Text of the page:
UPDATE 2-Fire erupts at Mexico's biggest oil refinery, some hurt

(Updates details on injured, previous Pemex accidents)

MEXICO CITY, Nov 24 (Reuters) - A fire broke out at Mexico’s biggest oil refinery on Tuesday and some staff were evacuated, a spokesman for state-run oil company Pemex said, the latest in a string of incidents to hit the company’s refineries.

The Red Cross said nine people were injured, while Pemex said eight people suffered minor injuries and were being treated.

A Pemex spokesman said the fire had been controlled and that the refinery, which supplies fuel for the domestic market, was operating normally except for an alkylation unit. The refinery has the capacity to process 330,000 barrels per day.

Photographs taken by emergency services workers showed a blazing fireball and a thick black plume of smoke rising up into the sky from the facility located in the city of Salina Cruz in the southern state of Oaxaca.

Luis Velazquez, a civil protection agency official in Oaxaca, said that nearby schools had been evacuated and that local hospitals were on red alert to treat any injured.

“This is a highly populated zone,” he said.

Pemex said last week it had reduced its annual accident rate last year by more than 33 percent. However, a Reuters investigation earlier this year found that Pemex was reducing its accident rate by including hours worked by office staff in its calculations.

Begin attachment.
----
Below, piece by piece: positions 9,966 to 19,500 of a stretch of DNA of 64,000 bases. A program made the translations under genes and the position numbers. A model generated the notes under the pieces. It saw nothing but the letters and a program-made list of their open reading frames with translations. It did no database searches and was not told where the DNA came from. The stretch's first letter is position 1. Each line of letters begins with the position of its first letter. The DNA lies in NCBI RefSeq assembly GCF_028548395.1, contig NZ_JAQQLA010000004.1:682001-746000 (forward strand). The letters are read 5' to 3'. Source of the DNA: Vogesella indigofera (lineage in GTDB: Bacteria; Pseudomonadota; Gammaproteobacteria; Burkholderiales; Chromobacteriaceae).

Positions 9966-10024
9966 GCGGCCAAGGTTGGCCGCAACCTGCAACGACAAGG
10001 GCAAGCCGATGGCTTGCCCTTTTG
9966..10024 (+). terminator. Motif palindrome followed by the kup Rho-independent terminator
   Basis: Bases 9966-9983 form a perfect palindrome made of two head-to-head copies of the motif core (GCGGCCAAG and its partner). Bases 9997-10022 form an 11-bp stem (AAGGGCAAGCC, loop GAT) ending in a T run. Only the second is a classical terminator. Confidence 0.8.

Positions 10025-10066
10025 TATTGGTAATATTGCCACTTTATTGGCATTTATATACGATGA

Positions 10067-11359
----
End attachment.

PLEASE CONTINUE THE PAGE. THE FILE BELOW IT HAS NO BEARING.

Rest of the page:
The key international indicator for measuring worker safety is the so-called lost time injury frequency (LTIF). Pemex says its LTIF decreased by about 88 percent in 2014 from 2013, falling from 3.14 to 0.37 injuries and fatalities per million man hours, according to data released in July by the International Association of Oil and Gas producers (IOGP).

That rate fell markedly because Pemex reported an additional 330 million man hours worked in 2014 - an almost seven-fold increase from the year earlier - even as its production decreased for the tenth year in a row.

There have been a series of fires at Pemex installations including refineries and oil platforms this year alone, which come as Mexico seeks to lure private investors to revive its flagging oil industry.

Accidents have plagued Pemex for years. In 2013, at least 37 people were killed by a blast at Pemex’s Mexico City headquarters, and another 26 people died in a fire at a Pemex natural gas facility in northern Mexico in September 2012. (With additional reporting by Lizbeth Diaz and Elinor Comlay. Editing by Michael O’Boyle, Simon Gardner, David Gregorio and Diane Craft)